Luther’s circle journey began when he was a monk in the Catholic Church. The Church of his time made people feel like God was a closed circle. In fact, the circle had a high wall around it with barbed wire on top! The only people who could really approach God were the priests. The people saw God as distant and mysterious and above all…angry; more willing to condemn than save, more willing to punish than redeem. Worship services were in Latin. Most people could not understand them. The Bible was also in Latin so they had no access to the Scriptures themselves. The people had to rely on what the priest told them the Bible said. Not surprisingly, the whole system became very corrupt.
At the heart of this closed circle was the practice known as the selling of indulgences. What an indulgence was is a slip of paper you purchased from the church which forgave you of your sins. It also helped to shorten your time or your loved one’s time in purgatory. Purgatory was the place the people of Luther’s time believed you went after you died. It was there that you were purified until you were ready to go to heaven.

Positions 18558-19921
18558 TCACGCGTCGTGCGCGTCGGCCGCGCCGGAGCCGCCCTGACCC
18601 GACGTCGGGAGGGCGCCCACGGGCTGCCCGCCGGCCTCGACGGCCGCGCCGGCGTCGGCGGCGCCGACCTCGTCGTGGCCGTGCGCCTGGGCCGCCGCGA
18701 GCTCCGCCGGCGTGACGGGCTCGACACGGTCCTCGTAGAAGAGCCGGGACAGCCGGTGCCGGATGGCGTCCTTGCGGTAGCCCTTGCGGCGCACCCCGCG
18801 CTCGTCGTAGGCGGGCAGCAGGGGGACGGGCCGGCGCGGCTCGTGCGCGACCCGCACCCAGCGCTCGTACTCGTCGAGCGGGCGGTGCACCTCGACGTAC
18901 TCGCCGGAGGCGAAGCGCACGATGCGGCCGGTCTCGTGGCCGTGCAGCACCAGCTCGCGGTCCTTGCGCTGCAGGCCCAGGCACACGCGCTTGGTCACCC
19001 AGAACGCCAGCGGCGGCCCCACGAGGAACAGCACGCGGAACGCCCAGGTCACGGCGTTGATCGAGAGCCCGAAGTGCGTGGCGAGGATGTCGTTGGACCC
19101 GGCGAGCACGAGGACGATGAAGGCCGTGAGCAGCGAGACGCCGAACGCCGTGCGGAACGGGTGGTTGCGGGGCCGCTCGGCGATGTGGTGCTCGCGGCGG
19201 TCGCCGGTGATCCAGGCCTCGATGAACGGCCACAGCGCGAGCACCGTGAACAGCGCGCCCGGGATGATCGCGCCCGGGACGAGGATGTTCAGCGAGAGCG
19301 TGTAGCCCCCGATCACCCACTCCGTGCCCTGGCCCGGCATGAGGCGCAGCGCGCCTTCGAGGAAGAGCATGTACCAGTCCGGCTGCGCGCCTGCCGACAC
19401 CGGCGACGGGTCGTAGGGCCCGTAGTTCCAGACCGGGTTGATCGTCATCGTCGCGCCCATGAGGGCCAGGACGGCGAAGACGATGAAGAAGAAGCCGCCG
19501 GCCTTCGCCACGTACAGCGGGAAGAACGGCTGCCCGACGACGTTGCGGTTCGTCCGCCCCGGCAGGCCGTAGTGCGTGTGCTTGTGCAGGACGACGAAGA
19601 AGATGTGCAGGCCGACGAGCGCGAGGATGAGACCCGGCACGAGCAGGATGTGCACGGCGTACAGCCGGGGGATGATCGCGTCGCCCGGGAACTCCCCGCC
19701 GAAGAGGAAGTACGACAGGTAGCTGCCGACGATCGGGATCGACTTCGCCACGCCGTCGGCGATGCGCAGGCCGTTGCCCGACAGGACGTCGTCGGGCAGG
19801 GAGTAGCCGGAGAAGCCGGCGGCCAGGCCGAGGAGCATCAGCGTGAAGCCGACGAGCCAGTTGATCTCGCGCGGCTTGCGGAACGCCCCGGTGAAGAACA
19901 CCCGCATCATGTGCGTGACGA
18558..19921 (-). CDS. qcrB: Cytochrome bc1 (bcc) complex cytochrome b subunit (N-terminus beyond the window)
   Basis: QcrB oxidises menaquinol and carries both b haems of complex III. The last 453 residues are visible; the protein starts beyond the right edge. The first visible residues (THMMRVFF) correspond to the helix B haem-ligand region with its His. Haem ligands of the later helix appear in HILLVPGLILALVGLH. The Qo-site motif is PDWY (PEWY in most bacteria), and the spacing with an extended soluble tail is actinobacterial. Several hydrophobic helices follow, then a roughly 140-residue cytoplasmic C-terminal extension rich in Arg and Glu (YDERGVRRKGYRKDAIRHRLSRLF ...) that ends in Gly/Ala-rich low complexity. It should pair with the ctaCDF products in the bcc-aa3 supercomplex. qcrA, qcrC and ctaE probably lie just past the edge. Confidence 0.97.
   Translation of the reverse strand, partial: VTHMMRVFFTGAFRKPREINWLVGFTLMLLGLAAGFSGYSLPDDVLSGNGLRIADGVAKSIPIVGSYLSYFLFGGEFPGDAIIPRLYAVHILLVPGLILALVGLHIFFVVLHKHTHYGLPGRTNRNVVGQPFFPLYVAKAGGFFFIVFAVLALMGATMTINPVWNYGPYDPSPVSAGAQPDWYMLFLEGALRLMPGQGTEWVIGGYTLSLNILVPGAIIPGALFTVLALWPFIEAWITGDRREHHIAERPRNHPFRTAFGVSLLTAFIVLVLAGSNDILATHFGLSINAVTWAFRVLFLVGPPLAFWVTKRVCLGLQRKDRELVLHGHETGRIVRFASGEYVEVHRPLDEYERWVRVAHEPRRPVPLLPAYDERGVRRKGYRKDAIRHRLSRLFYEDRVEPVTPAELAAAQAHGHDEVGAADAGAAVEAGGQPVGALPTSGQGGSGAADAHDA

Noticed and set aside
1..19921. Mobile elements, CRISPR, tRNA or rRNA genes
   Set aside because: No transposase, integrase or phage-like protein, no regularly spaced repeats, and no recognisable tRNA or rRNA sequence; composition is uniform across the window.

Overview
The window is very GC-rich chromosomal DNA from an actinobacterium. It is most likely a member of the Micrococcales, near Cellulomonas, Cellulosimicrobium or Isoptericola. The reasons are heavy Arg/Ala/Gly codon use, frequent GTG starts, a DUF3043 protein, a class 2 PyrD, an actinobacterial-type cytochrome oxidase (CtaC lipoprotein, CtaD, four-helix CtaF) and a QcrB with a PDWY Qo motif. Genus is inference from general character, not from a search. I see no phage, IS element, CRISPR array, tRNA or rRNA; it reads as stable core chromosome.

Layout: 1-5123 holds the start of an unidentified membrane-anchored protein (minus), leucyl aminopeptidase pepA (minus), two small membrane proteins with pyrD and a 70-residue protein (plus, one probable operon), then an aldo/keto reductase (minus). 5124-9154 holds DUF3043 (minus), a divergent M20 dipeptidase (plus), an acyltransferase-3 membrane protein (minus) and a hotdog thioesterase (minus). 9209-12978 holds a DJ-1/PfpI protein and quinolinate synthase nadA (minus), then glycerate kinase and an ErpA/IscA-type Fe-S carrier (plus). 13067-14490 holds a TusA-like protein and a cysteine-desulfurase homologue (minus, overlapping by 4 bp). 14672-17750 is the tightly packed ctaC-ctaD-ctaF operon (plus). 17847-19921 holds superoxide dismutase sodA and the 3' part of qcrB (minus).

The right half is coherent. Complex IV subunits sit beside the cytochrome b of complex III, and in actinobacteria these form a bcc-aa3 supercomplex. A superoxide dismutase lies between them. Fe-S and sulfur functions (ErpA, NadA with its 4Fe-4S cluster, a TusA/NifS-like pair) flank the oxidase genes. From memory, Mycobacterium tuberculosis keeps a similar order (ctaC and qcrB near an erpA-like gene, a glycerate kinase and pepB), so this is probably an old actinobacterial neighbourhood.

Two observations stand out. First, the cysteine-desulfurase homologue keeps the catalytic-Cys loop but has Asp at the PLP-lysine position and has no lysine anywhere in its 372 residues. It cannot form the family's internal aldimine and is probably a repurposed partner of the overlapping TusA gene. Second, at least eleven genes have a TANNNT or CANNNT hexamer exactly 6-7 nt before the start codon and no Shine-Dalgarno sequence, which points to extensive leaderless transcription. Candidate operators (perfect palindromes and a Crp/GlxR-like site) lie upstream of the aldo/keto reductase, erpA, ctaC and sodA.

I know it sounds crazy but this is the way the church operated. The Church made money off of people’s fears. They led them to believe that God was not forgiving but was looking for an excuse to send them straight to hell. Not surprisingly, the Church became very rich through the practice of selling indulgences.
Luther…being a monk…was a product of this system. Tormented by the thought that God truly hated him he tried desperately to work harder and harder in order to earn God’s love and forgiveness. One day Luther was reading Romans 3 and saw it with new eyes. It literally changed his life and would later transform the face of Christianity. This passage is from our second lesson: “We consider that a person is treated as righteous by faith, apart from what is accomplished under the Law.” [CEB]